By Jane Howard is a partner in the professional liability group at Wragge & Co
Last month saw the long-awaited hearing by the Supreme Court of the case of R (on the application of Prudential Plc and another) v Special Commissioner of Income Tax and another (2010) EWCA Civ 1094.
The Court of Appeal’s decision in October 2010 rejected arguments that legal professional privilege (LPP) should be extended to cover communications between a client and its accountants which sought and gave legal advice on tax issues. Prudential had attempted to avoid disclosure (under section 20 of the Taxes Management Act 1970) of advice it had obtained on tax matters, on the basis that the advice was subject to LPP. This included advice it had received from its lawyers and its accountants. HMRC and the Special Commissioner of Income Tax did not accept that the advice received from Prudential’s accountants was subject to LPP and Prudential sought judicial review of the decision.
Prudential argued that the advice it had received was legal advice and, as such, it should be protected by LPP. It should not matter whether the advice came from its accountants rather than its lawyers. The status of the adviser should not be the decisive factor; what was important was the fact that it was legal advice and therefore the very type of advice that should be covered by LPP.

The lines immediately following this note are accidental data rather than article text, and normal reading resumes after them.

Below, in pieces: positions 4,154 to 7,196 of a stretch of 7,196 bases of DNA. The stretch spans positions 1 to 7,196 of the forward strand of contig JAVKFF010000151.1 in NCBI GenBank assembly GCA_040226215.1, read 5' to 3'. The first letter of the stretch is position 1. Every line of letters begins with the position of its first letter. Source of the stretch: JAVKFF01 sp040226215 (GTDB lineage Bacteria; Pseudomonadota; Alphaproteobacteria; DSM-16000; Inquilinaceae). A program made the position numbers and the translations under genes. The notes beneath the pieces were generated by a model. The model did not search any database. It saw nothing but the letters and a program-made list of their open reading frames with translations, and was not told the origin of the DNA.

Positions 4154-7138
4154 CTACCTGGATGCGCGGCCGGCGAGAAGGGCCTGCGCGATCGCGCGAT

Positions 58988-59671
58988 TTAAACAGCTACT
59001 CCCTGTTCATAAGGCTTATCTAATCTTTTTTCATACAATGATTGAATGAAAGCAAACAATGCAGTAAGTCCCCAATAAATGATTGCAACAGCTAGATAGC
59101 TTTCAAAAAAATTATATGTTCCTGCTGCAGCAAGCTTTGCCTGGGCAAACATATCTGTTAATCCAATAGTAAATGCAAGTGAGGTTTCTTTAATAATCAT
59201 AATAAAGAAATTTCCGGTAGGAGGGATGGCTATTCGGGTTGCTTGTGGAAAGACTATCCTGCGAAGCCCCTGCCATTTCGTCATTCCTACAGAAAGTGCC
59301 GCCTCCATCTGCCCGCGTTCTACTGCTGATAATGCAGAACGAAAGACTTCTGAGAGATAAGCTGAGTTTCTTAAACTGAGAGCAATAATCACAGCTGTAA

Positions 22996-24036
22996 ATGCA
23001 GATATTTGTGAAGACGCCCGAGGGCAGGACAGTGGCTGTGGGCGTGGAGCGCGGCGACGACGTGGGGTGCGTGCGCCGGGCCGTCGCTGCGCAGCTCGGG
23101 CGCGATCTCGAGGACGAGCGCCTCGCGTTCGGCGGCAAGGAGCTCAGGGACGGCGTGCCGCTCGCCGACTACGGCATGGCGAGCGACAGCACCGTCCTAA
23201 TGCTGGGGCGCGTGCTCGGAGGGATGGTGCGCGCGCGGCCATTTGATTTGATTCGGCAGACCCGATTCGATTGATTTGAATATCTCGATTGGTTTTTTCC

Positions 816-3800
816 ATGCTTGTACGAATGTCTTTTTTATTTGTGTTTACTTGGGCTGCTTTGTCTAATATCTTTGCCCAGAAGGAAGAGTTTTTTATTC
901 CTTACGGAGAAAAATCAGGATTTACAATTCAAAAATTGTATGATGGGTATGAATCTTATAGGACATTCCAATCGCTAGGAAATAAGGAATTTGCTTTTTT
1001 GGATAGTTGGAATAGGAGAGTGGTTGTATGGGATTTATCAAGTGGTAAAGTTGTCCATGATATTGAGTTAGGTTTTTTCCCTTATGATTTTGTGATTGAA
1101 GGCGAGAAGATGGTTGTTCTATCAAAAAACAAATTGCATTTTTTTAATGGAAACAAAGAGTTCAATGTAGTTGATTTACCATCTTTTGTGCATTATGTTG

The court at first instance refused the application for judicial review and the Court of Appeal subsequently affirmed that decision. The Court of Appeal confirmed that LPP did not apply at common law to any professional other than a qualified lawyer. It was the essence of the rule that it should be clear and certain in its application. If it was to be extended to members of other professions who gave legal advice, serious questions would then arise as to its scope and application. As a result, the Court of Appeal found that any extension to the LPP rule could only be considered by Parliament.
Prudential appealed to the Supreme Court and, such is the importance of the issue to be determined, the Institute of Chartered Accountants in England and Wales, the General Council of the Bar and the Law Society were all given permission to intervene. Representatives for all parties appeared before the seven-member panel of the Supreme Court on 5 November. The decision is expected early in the New Year and will be eagerly awaited by all. Watch this space…